Easter Eggs or Seven Years A-Bloggin’

Though I posted the above photo, this post is about what’s described in the quote below from Wikipedia. Check this out:

While the term Easter egg has been used to mean a hidden object for some time, in reference to an Easter egg hunt, it has come to be more commonly used to mean a message, image, or feature hidden in a video game, movie, or other, usually electronic, medium.

So I really mean images like the one below from Star Wars: The Force Awakens with Boba Fett from Return of the Jedi superimposed on it, which points out an Easter egg. You have to check out WatchMojo’s website or YouTube channel for the explanation. Easter Eggs are for fans who eagerly pour over scenes from movies, hoping to find characters, objects like spaceships or flags, dialogue, or even sound effects from other movies, TV shows, graphic novels, video games, etc. Finding a sly reference to another work can be as satisfying as finding Waldo in a crowded scene—something that’s very relaxing to people like me who are uptight and prone to road rage. (Ah, the life of an irate driver.)

Nowadays, it’s not enough that filmmakers or television producers provide an epic ending to a film or show. Many go the extra mile to entertain fans by hiding Easter eggs. Perhaps they feel they have to keep up with the Joneses by including Easter eggs, since so many other films and TV shows do so.

Easter eggs might seem like an odd topic for a blog post. But as someone who has participated in many an Easter egg hunt, hiding eggs in friends’ backyards over the years, I guess you can say I’ve earned the right to talk about them.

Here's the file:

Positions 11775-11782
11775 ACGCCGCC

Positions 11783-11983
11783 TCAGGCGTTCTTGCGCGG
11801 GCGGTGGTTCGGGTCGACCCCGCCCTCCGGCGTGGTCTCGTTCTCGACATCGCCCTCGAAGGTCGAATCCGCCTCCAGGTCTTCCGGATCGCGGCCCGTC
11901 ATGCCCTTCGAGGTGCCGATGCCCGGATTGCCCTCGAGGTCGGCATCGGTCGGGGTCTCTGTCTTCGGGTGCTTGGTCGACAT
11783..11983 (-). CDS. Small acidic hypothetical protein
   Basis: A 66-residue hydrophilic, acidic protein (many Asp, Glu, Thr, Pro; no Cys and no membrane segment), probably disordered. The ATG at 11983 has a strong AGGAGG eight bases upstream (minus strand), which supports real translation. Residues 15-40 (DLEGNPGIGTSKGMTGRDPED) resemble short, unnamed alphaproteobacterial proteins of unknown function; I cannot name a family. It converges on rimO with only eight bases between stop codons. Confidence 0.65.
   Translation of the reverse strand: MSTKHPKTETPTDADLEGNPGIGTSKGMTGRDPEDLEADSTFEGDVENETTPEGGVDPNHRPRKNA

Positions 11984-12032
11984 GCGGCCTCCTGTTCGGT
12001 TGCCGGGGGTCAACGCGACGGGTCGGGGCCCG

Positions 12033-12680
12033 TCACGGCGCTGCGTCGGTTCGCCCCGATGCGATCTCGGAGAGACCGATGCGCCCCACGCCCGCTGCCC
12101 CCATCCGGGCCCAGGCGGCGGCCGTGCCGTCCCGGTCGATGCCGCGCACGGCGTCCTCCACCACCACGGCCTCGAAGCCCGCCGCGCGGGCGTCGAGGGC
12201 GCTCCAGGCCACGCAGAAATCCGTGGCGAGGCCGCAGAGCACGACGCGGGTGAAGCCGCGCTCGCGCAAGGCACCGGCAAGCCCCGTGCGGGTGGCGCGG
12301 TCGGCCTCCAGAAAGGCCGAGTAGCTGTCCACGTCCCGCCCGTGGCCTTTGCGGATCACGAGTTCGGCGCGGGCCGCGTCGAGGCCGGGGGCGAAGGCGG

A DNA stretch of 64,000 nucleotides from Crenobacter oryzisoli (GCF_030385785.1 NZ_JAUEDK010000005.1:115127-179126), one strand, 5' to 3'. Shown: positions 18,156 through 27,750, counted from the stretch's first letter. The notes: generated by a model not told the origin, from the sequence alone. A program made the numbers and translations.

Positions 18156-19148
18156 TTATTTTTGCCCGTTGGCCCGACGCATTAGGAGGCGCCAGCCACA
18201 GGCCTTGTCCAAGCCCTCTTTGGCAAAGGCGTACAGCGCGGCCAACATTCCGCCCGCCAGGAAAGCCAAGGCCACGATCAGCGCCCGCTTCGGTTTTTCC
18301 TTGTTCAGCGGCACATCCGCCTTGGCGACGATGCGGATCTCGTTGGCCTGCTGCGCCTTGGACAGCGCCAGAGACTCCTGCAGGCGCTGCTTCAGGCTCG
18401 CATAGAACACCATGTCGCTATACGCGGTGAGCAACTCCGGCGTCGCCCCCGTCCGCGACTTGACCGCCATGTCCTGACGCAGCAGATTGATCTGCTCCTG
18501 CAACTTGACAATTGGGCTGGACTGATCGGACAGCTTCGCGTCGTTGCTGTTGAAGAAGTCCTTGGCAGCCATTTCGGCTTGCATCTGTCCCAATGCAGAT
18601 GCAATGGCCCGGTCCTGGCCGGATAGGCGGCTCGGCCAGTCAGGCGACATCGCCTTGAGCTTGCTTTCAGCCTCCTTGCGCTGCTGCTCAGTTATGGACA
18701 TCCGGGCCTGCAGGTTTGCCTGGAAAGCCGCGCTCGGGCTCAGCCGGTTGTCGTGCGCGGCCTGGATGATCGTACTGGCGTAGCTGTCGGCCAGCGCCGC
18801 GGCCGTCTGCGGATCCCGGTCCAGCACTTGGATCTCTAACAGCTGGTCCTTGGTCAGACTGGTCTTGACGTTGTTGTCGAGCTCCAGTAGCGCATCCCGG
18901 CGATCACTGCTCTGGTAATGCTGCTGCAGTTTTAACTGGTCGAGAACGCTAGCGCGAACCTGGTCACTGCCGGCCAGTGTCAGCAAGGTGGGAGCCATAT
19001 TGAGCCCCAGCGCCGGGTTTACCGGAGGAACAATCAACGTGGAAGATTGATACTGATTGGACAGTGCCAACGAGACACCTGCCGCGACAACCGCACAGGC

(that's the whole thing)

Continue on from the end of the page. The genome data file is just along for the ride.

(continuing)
Do you look for Easter eggs in movies? What are your favorites?

P.S. Because this is my seventh blogoversary (the actual date was February 19), throughout this post I have included seven Easter eggs from my first seven blog posts. Big hint: I used phrases from blog post titles, rather than pictures. You’ll have to go alllllllllll the way back to the 2013 posts to see which titles I mean. I was so tempted to do thirteen for 2013—the year I started. Seven will have to do. Happy hunting!

Kitty desperately wanted to talk over the Easter eggs she saw in a movie. She asked Henry, “Did you find the Easter eggs?” When Henry nodded to an empty bucket, before he could open his mouth to say anything, Kitty added, “No. Don’t speak.” Obviously, he didn’t have a clue what she meant.

Easter eggs from somewhere on Pinterest. Star Wars image from WatchMojo.com. Other photo by L. Marie.

End of an Era—2019 and the Decade

By the time you read this, 2020 will be here. But today being New Year’s Eve, I asked Henry what he was looking forward to in 2020. You know, the kind of question everyone asks on the eve of a new year.

“Grapes,” he said. Not quite what I’d expected to hear, but to each his own.

Um, those are not grapes, Henry.

Though they weren’t asked, Lazy Buns and the Squeezamal chimed in with, “Catching some Zzzs” and “Tacos” respectively.

And Malik added, “Continuing to be awesome.” Perhaps having low expectations is the way some cope with the changing year.

Henry’s new BFF, the Bunny Cupcake (who sadly will be moving away soon), had very little to say other than bidding Henry a tearful good-bye.